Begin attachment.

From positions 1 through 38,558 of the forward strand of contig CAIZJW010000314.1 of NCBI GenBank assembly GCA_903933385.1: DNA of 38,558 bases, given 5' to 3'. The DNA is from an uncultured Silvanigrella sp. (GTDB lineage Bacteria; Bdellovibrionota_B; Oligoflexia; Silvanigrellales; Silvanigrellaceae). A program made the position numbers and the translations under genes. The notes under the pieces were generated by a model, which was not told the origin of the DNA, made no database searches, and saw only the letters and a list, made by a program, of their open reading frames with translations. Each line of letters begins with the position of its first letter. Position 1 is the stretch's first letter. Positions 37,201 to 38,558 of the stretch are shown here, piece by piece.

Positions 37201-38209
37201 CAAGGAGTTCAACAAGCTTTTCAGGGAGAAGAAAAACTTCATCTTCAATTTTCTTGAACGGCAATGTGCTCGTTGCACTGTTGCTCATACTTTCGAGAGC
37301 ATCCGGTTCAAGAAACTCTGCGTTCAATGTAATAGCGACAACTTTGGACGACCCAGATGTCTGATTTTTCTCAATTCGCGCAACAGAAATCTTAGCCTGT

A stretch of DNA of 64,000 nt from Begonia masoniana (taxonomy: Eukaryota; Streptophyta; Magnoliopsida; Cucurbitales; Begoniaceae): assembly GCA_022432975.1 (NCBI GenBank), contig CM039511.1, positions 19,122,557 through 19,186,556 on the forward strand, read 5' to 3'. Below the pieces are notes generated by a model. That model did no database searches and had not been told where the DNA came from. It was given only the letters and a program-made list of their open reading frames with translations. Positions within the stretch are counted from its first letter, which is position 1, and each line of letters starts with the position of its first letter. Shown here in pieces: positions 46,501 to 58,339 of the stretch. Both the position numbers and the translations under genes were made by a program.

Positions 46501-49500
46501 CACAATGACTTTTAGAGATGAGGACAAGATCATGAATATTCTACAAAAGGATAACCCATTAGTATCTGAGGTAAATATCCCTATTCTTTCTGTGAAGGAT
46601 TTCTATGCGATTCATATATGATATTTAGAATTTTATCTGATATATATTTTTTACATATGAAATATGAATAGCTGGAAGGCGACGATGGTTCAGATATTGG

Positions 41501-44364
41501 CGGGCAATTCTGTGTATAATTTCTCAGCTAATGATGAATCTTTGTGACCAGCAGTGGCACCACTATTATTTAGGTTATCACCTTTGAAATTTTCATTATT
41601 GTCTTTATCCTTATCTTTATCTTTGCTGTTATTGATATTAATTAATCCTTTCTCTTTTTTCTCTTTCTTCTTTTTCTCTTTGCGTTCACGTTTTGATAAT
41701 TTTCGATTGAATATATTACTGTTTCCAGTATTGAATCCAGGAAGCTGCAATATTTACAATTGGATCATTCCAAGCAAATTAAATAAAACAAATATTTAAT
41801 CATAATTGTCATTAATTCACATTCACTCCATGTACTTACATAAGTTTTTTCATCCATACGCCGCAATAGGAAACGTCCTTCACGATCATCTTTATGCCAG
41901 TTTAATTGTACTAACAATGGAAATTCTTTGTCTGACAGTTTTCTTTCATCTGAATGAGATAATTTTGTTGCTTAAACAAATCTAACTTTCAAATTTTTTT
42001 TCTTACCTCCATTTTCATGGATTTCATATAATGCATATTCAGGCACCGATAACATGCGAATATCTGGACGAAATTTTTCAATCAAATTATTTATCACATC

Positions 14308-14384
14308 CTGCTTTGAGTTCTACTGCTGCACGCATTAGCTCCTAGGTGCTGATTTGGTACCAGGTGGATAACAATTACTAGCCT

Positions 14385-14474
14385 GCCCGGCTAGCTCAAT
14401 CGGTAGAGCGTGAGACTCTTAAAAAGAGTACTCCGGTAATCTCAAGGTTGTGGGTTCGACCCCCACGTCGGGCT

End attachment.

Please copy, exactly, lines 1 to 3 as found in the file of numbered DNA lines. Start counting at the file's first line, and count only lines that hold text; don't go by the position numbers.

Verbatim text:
From positions 1 through 38,558 of the forward strand of contig CAIZJW010000314.1 of NCBI GenBank assembly GCA_903933385.1: DNA of 38,558 bases, given 5' to 3'. The DNA is from an uncultured Silvanigrella sp. (GTDB lineage Bacteria; Bdellovibrionota_B; Oligoflexia; Silvanigrellales; Silvanigrellaceae). A program made the position numbers and the translations under genes. The notes under the pieces were generated by a model, which was not told the origin of the DNA, made no database searches, and saw only the letters and a list, made by a program, of their open reading frames with translations. Each line of letters begins with the position of its first letter. Position 1 is the stretch's first letter. Positions 37,201 to 38,558 of the stretch are shown here, piece by piece.

Positions 37201-38209
37201 CAAGGAGTTCAACAAGCTTTTCAGGGAGAAGAAAAACTTCATCTTCAATTTTCTTGAACGGCAATGTGCTCGTTGCACTGTTGCTCATACTTTCGAGAGC